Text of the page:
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Hey y'all, I'm new to pistol shooting and definitely new to revolvers. However, I just purchased some nice S/W revolvers from my father's lifelong friend who recently passed away in February of 2020. That man died with over 99 handguns on his Concealed Carry Permit and my brother, sister and I are now the proud owners of 8 of those handguns and 2 rifles. Of the 8 handguns we purchased at his auction, 3 of them were S/W revolvers and I also purchased a M&P shield 9mm (NIB) in September of 2020 from a local shop here in town.

Now the revolvers in question are a Model 36 - Serial #14192 and a Model 15-2 - Serial #85827, I'm pretty sure the answer is yes, but can these guns fire the Plus P rounds?

The reason I guessed yes was because the man we bought these guns off of reloaded 38 special ammo, in the ammo I won he had a ton of Plus P PMJ rounds, I just wanted to be sure I could shoot it. He also had a bag of maybe 30 or so Western Loads and some 38 shorts? WTF are those and what the hell do I do with them?

We also won the 38 special Bodyguard with the Laser; man, I hope that laser is adjustable. However that gun literally says Plus P on the barrel and the 4th s&w we have was one my dad gave my sister, an old Police Issue 38 special and I'm pretty sure that can shoot the Plus P as well.

In closing, I was just wondering if anyone was a S/W aficionado and might be able to give me some insight on my recent purchases I enclosed some pictures as well.
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Welcome to the forum. Love that m15 snubby! I believe S&W says that all model marked revolvers are able to handle plus P ammunition. The Plus P designation did not come about until about 1971, so guns made before that will not be marked as Plus P capable, but they are. That being said, I would shoot standard pressure as much as possible to avoid undue wear on the guns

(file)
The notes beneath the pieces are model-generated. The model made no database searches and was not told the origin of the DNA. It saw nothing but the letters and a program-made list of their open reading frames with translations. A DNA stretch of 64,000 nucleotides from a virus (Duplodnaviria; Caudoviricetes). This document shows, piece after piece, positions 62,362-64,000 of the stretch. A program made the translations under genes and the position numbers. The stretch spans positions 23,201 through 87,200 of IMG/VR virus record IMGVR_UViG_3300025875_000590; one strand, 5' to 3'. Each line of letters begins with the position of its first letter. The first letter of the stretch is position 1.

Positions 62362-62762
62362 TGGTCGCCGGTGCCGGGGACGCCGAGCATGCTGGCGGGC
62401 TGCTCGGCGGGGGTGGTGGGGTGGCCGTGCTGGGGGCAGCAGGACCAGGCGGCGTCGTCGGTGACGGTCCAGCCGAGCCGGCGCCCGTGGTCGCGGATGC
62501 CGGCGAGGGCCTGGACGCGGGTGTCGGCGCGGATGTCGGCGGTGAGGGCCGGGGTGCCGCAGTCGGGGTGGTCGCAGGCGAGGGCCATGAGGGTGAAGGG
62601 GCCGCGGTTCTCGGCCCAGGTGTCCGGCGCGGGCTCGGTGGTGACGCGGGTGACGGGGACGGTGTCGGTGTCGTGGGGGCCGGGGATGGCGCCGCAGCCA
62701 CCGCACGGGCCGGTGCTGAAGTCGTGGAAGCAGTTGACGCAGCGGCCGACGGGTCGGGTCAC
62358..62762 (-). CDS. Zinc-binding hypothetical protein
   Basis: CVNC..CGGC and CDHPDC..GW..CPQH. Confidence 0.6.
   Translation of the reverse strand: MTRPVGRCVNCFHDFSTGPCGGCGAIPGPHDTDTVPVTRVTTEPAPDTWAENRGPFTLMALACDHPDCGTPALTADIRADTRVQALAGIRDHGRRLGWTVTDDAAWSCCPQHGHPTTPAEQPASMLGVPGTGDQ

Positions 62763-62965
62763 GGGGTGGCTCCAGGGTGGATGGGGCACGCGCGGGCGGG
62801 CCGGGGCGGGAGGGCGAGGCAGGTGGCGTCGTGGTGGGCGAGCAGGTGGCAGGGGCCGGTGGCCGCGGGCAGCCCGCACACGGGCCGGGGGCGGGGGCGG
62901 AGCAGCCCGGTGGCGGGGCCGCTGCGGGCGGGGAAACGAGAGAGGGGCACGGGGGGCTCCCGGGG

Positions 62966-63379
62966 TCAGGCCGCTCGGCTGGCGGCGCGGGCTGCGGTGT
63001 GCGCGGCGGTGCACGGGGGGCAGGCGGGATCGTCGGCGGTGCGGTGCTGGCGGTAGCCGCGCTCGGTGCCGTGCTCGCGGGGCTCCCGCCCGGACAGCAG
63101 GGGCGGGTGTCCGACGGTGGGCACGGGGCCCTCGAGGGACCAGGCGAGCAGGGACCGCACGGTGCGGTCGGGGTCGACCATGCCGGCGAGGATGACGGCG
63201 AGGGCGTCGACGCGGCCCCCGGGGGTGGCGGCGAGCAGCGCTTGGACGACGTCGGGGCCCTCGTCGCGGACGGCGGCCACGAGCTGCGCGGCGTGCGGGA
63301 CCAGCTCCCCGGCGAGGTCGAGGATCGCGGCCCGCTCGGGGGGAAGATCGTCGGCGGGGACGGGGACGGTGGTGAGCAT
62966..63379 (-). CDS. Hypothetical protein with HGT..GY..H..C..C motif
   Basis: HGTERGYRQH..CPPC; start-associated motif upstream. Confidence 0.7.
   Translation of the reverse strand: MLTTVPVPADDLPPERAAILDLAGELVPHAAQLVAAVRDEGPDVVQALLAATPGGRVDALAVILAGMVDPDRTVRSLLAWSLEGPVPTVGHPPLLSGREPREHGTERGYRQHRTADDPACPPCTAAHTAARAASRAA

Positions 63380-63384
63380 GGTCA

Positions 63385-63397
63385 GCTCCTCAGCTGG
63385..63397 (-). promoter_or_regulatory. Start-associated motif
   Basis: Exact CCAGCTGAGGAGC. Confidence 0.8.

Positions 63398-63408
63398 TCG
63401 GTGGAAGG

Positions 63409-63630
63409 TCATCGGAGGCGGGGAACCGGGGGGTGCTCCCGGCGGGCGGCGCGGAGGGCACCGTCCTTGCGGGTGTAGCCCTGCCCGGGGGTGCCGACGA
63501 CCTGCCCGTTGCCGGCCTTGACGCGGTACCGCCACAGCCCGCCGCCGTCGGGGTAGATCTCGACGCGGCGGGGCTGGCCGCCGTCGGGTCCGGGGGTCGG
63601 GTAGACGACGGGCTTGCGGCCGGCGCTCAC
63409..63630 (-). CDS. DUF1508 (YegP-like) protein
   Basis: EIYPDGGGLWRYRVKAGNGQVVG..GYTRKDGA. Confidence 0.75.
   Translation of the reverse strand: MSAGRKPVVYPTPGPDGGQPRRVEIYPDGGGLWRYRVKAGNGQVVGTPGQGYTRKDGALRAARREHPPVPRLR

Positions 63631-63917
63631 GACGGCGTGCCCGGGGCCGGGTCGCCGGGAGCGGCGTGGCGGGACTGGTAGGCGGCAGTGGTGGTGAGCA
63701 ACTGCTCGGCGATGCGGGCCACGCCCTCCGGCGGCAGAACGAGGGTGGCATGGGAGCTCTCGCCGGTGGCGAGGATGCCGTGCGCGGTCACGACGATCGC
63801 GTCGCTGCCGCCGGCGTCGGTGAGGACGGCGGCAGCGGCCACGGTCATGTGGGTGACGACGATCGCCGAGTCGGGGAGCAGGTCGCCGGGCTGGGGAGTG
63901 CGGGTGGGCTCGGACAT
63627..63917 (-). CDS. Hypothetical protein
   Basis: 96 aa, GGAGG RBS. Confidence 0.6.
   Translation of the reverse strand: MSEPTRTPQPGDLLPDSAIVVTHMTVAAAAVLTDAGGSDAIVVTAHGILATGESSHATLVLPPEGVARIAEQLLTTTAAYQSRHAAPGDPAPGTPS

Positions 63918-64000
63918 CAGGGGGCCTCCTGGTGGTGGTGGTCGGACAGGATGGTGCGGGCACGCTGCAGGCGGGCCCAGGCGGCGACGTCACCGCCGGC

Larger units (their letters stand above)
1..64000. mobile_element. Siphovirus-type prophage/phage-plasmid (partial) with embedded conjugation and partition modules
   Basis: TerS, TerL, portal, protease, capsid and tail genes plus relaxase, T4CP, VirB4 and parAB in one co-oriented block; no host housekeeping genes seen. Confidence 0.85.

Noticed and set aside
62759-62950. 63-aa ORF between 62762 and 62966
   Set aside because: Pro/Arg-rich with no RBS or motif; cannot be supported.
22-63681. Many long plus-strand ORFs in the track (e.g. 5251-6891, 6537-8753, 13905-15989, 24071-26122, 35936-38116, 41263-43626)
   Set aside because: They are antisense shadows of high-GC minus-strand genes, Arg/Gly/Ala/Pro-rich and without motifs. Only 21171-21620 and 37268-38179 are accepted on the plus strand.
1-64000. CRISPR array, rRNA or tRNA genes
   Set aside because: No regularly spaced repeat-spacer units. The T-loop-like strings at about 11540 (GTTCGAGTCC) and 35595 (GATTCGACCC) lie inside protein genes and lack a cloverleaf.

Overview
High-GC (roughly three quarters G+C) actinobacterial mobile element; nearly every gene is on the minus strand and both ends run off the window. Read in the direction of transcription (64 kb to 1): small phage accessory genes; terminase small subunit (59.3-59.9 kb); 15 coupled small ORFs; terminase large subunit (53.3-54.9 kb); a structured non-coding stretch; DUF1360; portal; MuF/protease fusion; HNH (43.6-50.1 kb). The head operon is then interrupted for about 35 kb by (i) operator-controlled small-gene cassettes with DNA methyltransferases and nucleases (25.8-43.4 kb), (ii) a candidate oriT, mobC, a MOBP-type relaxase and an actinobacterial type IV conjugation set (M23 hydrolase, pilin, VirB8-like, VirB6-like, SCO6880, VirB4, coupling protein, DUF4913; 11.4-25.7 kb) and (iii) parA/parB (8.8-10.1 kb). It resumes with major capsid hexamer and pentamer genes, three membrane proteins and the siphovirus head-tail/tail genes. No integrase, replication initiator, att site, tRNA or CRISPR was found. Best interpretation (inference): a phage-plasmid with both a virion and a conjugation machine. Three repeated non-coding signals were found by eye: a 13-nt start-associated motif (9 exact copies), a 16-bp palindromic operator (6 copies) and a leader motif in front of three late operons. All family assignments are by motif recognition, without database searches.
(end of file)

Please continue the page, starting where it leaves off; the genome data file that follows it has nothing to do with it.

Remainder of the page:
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Welcome to the forum. Love that m15 snubby! I believe S&W says that all model marked revolvers are able to handle plus P ammunition. The Plus P designation did not come about until about 1971, so guns made before that will not be marked as Plus P capable, but they are. That being said, I would shoot standard pressure as much as possible to avoid undue wear on the guns
I mostly agree with Jonesy. The only difference is I think both guns can handle the +P all day long, forever. Especially the 15. Today’s +P ammo is what regular.38 Spl was loaded to back in the day.

BTW, those two models are the quintessential.38 Spl S&W revolvers.
 

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Welcome to the forums from the Wiregrass! As stated above, yes, you can shoot +P. Many folks practice with target ammo, then load the cylinder with +P for self protection. That would be particularly true for the Model 36 as you will probably not enjoy shooting a lot of +P in it, but you definitely want the improved stopping power that +P provides.

As far as your ammo question, I'm not sure what you mean by Western loads and .38 Short. Do you mean cowboy loads or Western headstamps? There has not been a .38 Short since .38 Short Colt went obsolete. Do you mean .38 S&W? It is not a short version of .38 S&W Special. They are different cartridges. .38 S&W has a larger diameter case and slightly larger bullet than .38 Special. .38 S&W usually will not insert into a .38 Special chamber. .38 Special will insert into a .38 S&W chamber but will stick out and prevent the cylinder from closing.
 

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Welcome to the forum.

The numbers in the crane of your revolvers are likely internal assembly numbers, not the firearm's legal serial numbers. Take a look on the bottom of the grip's metal frame (you may have to remove the grips carefully to see them). Those serial numbers should be on any receipts you keep from the transaction, and any paperwork you have to file.

Most of these revolvers and your Shield should work with +P, but only the manufacturer could confirm that.

Reloaded ammunition is another thing altogether. I do not allow other people to shoot ammunition that I reload unless I'm with them at the time - and then I warn them that I reloaded it. You're completely at the mercy of the skills, and attention to detail that the person that reloaded the ammunition practiced at the time, including their focus and attention span. It's easy to make an error when reloading and those can be catastrophic.

I teach reloading, and am confident in the precision and quality of my rounds but still don't give them to others. I urge you to use extreme care with reloaded ammunition that you have purchased from an estate.
 

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Welcome to the forum!

I would not hesitate to shoot Plus P but in the little model 36 my hand would give out long before the pistol did, the Model 15 would probably be different because of the weight difference.
 
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